What We See When We Read

Peter Mendelsund. Vintage, $16.95 (448p) ISBN 978-0-8041-7163-2
Knopf associate art director Mendelsund, praised for creating the "most instantly recognizable and iconic book covers in contemporary fiction," here takes readers on an investigation—heavy on graphics, relatively light on text—into the optical world behind words. With humility, humor, and acuity, the book proposes that, much as a piece of fiction might describe a character or world, we can't ever know for sure what the author actually envisioned–and that's just as well, because the original conception might not be nearly as appealing as our own. Mendelsund depicts reading retention as a process of visual mutation, during which we edit and keep only what holds significance for us, rather than preserving realistic and fixed pictures. Thus, Flaubert changes Madame Bovary's eye color throughout the novel, and Tolstoy does the same to Karenin's ear size—not at random, but in proportion to Anna's dissatisfaction with him. Using such graphic aids as charts, photographs, and paintings, Mendelsund demonstrates why authors regularly leave out details and contradict themselves. Though his central point—that it's fortunate that we cannot see the novel's images like we do a film's—may seem simple in retrospect, readers will exponentially expand upon their understanding of linguistics and imagination through this well-crafted guide. (Aug.)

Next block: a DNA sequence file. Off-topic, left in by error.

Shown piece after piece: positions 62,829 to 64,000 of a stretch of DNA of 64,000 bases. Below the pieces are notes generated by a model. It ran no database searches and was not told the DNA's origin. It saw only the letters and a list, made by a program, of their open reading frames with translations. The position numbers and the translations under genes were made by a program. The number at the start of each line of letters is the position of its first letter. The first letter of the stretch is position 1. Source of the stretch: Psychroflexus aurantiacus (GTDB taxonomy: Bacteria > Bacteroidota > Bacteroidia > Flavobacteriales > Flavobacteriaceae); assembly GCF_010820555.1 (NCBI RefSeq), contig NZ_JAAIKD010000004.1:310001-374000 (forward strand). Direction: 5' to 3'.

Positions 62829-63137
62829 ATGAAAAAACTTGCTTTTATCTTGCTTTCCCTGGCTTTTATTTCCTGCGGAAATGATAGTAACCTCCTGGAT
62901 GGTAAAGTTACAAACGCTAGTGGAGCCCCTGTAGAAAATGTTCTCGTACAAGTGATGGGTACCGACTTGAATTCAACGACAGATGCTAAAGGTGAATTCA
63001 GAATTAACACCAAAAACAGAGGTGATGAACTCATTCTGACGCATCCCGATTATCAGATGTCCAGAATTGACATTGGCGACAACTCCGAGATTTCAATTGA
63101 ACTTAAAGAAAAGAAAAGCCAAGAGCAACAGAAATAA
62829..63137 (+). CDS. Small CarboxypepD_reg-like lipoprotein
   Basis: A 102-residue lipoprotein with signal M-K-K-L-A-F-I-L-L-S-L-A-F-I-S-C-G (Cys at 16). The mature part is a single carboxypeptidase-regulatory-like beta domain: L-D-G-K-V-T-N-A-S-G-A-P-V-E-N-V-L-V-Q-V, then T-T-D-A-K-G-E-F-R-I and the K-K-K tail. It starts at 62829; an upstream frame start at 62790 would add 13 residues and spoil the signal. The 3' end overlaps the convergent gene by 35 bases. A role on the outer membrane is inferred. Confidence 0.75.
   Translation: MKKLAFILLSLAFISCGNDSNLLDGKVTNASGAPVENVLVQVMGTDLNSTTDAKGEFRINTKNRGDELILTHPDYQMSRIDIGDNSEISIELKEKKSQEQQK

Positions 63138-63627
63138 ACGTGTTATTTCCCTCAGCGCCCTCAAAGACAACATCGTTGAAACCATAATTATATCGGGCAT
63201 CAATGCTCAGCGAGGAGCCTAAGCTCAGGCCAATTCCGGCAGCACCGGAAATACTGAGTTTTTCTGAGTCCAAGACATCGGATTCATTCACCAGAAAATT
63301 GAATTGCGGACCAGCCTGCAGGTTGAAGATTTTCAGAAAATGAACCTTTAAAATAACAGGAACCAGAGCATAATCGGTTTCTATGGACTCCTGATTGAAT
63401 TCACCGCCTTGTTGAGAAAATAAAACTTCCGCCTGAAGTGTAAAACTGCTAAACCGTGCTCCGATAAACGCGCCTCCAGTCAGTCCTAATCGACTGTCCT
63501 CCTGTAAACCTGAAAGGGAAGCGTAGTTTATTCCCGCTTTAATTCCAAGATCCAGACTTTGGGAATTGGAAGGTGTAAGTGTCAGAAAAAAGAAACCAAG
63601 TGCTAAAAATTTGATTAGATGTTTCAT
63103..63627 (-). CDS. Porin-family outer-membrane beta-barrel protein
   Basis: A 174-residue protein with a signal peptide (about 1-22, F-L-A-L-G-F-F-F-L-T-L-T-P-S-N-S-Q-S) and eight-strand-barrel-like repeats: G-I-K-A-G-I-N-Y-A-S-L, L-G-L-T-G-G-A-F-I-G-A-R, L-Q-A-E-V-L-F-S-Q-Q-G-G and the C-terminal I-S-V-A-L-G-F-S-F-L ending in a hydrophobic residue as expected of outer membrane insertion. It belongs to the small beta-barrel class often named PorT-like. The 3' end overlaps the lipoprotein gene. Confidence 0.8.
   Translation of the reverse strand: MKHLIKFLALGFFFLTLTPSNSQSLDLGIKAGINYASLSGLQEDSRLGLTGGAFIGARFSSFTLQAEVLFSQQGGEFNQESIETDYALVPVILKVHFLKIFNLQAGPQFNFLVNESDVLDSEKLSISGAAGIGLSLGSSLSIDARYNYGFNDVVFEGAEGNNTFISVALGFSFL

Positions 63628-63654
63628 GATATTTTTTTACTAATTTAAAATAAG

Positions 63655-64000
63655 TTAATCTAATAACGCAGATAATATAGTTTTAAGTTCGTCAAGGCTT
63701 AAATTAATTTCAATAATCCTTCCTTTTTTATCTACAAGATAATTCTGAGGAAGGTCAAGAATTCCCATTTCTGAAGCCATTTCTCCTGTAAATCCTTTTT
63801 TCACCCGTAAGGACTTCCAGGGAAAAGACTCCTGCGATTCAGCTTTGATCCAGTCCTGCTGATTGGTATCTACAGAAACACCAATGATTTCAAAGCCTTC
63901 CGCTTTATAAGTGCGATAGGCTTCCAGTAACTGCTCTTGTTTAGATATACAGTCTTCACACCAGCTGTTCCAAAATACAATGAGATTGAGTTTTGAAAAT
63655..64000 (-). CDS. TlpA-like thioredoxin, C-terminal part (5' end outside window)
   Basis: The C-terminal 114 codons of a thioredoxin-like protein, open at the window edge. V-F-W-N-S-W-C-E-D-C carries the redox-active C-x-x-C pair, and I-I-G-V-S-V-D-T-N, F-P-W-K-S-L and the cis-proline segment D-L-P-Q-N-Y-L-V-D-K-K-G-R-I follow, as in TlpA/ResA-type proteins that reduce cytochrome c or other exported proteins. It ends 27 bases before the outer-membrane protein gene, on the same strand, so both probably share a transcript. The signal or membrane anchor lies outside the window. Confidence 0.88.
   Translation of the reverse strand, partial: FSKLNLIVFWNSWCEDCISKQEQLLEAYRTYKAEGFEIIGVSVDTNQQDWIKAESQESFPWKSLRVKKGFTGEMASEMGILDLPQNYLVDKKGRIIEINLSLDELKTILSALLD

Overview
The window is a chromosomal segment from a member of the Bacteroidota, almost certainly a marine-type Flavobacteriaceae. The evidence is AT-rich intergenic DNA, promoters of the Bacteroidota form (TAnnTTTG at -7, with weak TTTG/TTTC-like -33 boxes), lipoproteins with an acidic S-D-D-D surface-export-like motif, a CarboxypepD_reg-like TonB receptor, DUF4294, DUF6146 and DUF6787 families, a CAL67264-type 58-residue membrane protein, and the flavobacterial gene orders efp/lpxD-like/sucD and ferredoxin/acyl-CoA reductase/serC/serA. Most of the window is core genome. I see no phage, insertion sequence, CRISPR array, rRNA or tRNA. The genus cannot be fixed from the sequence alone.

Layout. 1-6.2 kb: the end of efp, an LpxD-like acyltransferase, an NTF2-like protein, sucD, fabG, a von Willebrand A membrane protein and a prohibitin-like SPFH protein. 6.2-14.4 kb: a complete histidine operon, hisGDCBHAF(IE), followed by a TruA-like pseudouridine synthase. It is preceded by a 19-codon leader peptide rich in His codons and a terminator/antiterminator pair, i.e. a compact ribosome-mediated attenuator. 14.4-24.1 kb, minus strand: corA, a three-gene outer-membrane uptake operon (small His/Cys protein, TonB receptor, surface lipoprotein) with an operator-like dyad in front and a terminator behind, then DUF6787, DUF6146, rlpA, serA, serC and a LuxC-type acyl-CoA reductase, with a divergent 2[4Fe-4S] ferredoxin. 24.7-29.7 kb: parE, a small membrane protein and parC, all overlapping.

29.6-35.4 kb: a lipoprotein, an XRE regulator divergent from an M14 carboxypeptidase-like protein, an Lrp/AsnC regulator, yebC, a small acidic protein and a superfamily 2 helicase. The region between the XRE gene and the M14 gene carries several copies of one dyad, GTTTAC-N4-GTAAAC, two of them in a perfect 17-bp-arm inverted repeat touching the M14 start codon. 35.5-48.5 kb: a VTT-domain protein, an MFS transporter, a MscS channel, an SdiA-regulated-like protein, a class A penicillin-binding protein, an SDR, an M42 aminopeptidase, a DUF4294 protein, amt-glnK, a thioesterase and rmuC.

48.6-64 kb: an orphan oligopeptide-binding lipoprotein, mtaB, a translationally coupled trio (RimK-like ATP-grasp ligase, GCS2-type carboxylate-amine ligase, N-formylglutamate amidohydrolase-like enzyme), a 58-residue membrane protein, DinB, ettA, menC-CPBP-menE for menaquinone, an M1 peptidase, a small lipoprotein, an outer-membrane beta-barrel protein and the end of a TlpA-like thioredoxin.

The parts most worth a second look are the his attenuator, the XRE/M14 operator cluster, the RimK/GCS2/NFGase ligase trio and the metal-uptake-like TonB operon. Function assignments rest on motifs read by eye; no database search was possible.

Reviewed on: 09/29/2014
Release date: 08/01/2014
Genre: Nonfiction
Open Ebook - 262 pages - 978-0-8041-7164-9
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